Unit Tests

Note: Unit tests are only supported on Visual Studio 2012 Professional and higher. The Visual Studio Shells and any version of Visual Studio 2010 do not detect or run unit tests.

Unit tests are short sections of code that test small pieces of functionality belonging to a larger program. By demonstrating that each piece of a program is correct, it is easier to infer that the entire program is correct.

Python uses unit tests extensively to validate scenarios while designing a program. Python Tools for Visual Studio includes support for discovering, executing and debugging unit tests. This allows you to author your tests and run them without having to switch to a command prompt.

Discovering Tests

PTVS will discover tests using the standard unittest package. To ensure your test can be found and run, follow these rules:

  • Import unittest
  • Derive a class from unittest.TestCase
  • Define a method named "test<name of your test>"
  • (Optional) Add a call to unittest.main()
    • This will allow you to run your script directly to execute the tests

Blank tests that follow these rules can be added by selecting Project, Add New Item (Ctrl+Shift+A) and choosing "Python Unit Test".


This will add a new file containing a basic unit test.

import unittest

class Test_test1(unittest.TestCase):
    def test_A(self):
        self.fail("Not implemented")

if __name__ == '__main__':
Test Explorer window showing test_A

Hit Save All (Ctrl+Shift+S) to save the project file, and your test will be discovered and displayed in the Test Explorer. (If you do not see the Test Explorer window, click the Test menu, then Windows and Test Explorer.)

Important: If you do not see your test in the Test Explorer window, check our beta caveats for known issues and workarounds.

As you add more tests to your project, you may prefer to group or filter the tests that are displayed. The "Group By" menu on the toolbar will allow you to collect your tests into different groups, and the search toolbox will filter by matching names. Double-clicking a test will open the source file containing the test implementation.

The Group By menu in Test Explorer Tests grouped by Outcome
Tests grouped by Class Tests grouped by Filter

Running Tests

Tests can be run by clicking "Run All" in the Test Explorer window, or by selecting one or more tests or groups, right-clicking and selecting "Run Selected Tests". Tests will be run in the background and the display will be updated to show the results.

Test Explorer showing test_A has passed

Tests that pass are shown with a green tick. The amount of time taken to run the test is also displayed.

Test Explorer showing test_A has failed

Tests that fail are shown with a red cross. The "Output" link can be clicked to display the text that was printed to the console during the test, including the standard unittest output.

Test Output window showing the reason test_A failed

Debugging Tests

Tests can be debugging by right-clicking a test and selecting "Debug Selected Tests". (Note that "Analyze Code Coverage for Selected Tests" and "Profile Test" are not supported.) Ensure you have set a breakpoint in your test. When the breakpoint is hit, the normal debugging experience is available until the test completes.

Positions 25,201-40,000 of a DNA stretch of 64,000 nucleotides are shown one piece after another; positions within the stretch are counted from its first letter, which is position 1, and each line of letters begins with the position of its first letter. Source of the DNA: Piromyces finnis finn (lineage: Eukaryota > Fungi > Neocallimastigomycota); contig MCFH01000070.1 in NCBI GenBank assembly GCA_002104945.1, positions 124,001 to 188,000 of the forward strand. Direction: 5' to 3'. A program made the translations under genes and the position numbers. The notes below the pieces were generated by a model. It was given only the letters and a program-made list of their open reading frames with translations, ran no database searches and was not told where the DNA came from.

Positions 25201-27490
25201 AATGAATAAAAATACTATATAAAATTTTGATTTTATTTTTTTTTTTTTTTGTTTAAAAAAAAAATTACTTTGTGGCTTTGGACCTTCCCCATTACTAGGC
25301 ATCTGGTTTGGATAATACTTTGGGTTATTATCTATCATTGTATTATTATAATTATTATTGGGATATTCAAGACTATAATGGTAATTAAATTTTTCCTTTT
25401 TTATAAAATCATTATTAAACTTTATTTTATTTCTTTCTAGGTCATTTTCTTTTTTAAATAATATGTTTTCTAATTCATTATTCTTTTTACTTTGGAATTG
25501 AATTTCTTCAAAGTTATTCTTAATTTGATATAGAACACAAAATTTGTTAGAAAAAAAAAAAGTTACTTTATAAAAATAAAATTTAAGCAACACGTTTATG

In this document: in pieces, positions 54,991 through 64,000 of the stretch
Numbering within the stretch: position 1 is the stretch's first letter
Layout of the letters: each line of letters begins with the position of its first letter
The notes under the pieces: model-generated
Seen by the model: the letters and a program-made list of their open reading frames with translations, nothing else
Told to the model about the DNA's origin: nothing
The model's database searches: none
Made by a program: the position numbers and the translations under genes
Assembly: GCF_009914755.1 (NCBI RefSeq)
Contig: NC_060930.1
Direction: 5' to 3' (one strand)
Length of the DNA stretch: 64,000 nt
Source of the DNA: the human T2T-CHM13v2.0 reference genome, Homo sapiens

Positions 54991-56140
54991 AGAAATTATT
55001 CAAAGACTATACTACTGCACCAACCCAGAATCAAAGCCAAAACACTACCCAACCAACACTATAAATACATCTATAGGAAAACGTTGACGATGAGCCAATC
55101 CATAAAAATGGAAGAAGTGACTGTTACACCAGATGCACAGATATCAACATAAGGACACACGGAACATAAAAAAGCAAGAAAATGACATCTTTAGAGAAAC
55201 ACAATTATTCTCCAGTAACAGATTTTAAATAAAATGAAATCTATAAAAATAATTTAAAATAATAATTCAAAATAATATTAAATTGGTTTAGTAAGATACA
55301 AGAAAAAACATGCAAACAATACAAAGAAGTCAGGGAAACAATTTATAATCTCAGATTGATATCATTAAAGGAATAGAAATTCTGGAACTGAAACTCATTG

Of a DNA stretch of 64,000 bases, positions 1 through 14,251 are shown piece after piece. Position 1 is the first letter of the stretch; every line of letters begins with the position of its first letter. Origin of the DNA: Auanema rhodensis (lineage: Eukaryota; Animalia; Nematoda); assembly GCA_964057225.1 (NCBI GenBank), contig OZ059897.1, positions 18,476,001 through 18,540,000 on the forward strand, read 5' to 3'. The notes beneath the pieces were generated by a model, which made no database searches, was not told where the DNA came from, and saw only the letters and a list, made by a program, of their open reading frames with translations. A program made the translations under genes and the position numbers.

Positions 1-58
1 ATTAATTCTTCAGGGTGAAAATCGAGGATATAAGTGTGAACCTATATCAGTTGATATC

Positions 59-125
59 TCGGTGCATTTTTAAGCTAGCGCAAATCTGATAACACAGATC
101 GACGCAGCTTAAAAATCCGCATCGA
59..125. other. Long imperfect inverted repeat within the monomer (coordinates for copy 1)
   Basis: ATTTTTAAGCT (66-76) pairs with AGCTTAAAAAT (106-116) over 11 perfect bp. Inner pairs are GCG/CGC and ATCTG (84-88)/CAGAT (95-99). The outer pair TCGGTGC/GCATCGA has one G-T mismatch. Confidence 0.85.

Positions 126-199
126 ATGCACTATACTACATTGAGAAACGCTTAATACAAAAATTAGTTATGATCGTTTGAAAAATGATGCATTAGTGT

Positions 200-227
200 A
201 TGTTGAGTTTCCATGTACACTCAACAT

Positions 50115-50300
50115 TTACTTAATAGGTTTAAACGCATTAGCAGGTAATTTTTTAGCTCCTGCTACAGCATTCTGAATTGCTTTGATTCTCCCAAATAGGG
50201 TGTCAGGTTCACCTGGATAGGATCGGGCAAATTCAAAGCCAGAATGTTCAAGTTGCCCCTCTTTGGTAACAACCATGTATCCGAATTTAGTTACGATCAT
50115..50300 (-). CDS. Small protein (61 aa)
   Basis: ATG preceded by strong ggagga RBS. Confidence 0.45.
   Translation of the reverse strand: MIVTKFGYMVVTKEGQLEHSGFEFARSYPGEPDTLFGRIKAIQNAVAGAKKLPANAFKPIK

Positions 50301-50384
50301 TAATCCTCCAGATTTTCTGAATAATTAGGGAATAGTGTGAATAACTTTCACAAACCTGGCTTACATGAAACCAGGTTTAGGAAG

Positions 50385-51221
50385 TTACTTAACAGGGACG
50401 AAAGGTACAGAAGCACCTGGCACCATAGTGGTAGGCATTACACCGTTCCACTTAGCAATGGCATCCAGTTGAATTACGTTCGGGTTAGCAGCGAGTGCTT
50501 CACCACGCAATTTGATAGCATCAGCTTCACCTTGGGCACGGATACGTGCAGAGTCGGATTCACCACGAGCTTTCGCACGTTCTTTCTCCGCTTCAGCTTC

DebugTest.png DebuggingTest.png

Known Issues

  • When starting debugging, VS will appear to start and stop debugging, before starting again. This is expected.
  • When debugging multiple tests, each one is run independently, which will interrupt the debugging session.
  • VS will intermittently fail to start a test when debugging. Normally, attempting to debug the test again will succeed.
  • When debugging, it is possible to step out of a test into the unittest implementation. Normally, the next step will run to the end of the program and stop debugging.

Last edited Oct 10, 2013 at 7:00 PM by Zooba, version 13


GreenKNight Sep 26, 2014 at 1:57 PM 
Is there any way I can run django unit tests using Test Explorer integration? When I run them at the moment I get "Models aren't loaded yet" from django 1.7. I presume I need to pass command line parameters to the python test runner to give it the correct settings file, but don't know how.

pminaev Apr 29, 2014 at 7:35 PM 
brucegk, can you clarify what the issue is? The bitness of the test runner itself should not matter, and Python code should run using whatever Python interpreter is active for your test project. Or are you saying that, if a 64-bit interpreter is active, you get an exception when trying to run the tests?

brucegk Apr 29, 2014 at 7:00 PM 
the VS test runner only has the option between x86 and x64, and python test projects only seem to run with the x86 setting (otherwise throwing an exception). This is a problem for x64 mixed code solutions. There should be a way to make this compatible but there are no platform settings for the python projects.

Ptools Aug 13, 2013 at 9:19 PM 
meertn - the basic version (Integrated PTVS + VS Shell) doesn't support Profiling or Unit Tests :(. Sorry about that - unfortunately not in our hands.

meertn Jul 3, 2013 at 6:03 AM 
"If you do not see the Test Explorer window, click the Test menu, then Windows and Test Explorer." I don't see the Test Explorer window, nor even the Test menu :( I must be doing something wrong but I can't figure it out. I downloaded and installed the 2013 “PTVS + VS Shell” version, and opened a new empty project. I added a unit test file to this, but I don't see any of the special test features. I have a regular Python3.3 interpreter installed.